Story of The Looted Zimbabwe Birds

The Zimbabwe birds are stone-carved birds found in the ruins of the ancient city of Great Zimbabwe, an African civilization located in the modern country of Zimbabwe. The country was named after the ruin built by the ancestors of the Shona people, a bantu ethnic group native to the area.

According to many scholars, the bird was the totem of that ancient civilization. A symbol that can also be seen among many other ancient African civilizations like Kemet, Mali, Somalia or Madagascar. It is believed that each bird represented a ruler of that civilization. Once again a practice that reminds us of other African civilizations like Kemet (ancient Egypt) were each pharaoh was associated to Heru (Horus) the falcon God.

Scholars identify that bird as a fish eagle (Hungwe), a bird that is believed to have been the totem of the Shona people. Today, that soapstone sculpture of a fish eagle became Zimbabwe’s main national emblem.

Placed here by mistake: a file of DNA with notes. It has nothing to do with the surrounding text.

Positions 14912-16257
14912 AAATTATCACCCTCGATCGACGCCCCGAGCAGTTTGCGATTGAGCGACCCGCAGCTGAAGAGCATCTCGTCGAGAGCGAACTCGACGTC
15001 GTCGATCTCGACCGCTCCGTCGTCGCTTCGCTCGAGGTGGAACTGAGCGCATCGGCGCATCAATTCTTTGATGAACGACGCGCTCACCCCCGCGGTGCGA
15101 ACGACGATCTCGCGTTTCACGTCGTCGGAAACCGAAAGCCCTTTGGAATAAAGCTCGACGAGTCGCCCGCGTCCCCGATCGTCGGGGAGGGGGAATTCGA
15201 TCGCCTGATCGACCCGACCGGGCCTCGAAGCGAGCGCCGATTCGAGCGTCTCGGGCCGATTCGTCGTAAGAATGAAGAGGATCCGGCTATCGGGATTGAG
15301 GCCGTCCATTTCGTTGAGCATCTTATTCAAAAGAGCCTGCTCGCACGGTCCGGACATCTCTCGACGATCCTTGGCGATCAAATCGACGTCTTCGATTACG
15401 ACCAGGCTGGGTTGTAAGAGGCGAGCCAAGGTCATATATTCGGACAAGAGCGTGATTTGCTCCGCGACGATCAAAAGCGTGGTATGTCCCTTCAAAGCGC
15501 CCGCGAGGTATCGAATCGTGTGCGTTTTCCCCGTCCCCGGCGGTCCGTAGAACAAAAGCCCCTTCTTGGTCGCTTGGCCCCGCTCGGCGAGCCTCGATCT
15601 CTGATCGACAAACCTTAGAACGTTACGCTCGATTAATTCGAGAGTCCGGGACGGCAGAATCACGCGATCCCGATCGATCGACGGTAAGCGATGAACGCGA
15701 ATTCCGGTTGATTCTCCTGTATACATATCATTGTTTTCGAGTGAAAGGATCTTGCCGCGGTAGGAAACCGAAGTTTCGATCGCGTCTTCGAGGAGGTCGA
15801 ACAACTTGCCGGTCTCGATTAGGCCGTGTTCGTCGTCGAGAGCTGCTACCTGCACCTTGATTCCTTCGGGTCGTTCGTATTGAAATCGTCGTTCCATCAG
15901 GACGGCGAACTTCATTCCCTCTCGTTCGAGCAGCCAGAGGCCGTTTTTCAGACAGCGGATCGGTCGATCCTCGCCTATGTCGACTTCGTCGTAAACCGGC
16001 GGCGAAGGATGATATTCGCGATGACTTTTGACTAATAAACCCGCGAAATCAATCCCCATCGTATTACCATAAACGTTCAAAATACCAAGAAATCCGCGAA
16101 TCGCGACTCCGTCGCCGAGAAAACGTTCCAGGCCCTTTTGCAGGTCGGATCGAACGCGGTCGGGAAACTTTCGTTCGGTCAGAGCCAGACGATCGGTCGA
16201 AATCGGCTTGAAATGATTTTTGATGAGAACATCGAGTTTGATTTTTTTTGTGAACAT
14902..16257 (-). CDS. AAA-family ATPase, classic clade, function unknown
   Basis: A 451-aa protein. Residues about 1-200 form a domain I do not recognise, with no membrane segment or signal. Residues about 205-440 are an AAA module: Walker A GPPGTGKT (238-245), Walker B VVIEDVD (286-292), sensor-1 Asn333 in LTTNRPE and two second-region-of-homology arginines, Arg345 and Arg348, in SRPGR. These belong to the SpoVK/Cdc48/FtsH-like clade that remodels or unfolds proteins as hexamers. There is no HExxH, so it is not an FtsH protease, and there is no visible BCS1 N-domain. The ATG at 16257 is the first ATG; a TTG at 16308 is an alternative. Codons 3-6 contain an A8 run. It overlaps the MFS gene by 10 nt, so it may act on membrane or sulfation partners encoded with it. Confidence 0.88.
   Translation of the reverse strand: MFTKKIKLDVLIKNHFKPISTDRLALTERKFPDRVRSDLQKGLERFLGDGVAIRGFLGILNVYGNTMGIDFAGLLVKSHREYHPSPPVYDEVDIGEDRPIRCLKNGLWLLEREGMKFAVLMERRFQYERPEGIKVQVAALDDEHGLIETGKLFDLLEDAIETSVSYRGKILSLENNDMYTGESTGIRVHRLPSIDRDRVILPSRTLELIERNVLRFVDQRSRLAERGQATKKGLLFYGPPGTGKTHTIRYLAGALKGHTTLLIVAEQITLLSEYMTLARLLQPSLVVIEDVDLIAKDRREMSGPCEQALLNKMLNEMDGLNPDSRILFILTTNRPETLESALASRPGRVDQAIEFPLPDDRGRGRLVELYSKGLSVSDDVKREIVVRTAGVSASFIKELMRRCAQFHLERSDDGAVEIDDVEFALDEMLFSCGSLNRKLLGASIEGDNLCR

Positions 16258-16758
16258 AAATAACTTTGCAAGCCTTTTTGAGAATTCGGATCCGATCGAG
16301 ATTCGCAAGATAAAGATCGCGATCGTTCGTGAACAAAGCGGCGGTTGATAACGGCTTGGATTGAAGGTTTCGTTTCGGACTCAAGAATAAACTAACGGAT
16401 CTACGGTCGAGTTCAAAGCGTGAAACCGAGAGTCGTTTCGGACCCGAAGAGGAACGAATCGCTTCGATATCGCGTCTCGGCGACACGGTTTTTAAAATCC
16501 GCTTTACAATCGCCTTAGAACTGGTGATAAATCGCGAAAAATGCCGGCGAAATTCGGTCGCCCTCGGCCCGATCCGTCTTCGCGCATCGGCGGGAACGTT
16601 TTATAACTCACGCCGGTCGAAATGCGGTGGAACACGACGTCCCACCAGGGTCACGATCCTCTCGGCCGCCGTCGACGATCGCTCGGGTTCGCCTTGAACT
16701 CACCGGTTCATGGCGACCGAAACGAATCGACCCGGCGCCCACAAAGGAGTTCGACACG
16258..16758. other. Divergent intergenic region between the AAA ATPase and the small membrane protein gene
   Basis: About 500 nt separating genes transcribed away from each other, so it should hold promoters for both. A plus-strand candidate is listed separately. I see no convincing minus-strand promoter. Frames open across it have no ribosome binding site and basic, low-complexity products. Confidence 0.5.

Eight of the Zimbabwe Birds were looted from the ruins of the ancient city.

Only eight of the birds were ever recovered. They stood on the walls and monoliths of the ancient city built between the 12th and 15th Centuries by the ancestors of the Shona people.

Seven of the carvings are in Zimbabwe since 2003 when the bottom section of one was returned by Germany.

It had ended up in the hands of a German missionary who sold it to the Ethnological Museum in Berlin in 1907.

Then after Soviet troops invaded Germany at the end of the World War Two, it was moved from Berlin to Leningrad and remained there to the end of the Cold War and then returned to Germany.

The eighth remains in the old bedroom of 19th Century British imperialist Cecil Rhodes, whose home in the South African city of Cape Town is now a museum. He had taken a number of birds from Great Zimbabwe to South Africa in 1906. South Africa returned four of them in 1981, a year after Zimbabwe gained its independence.

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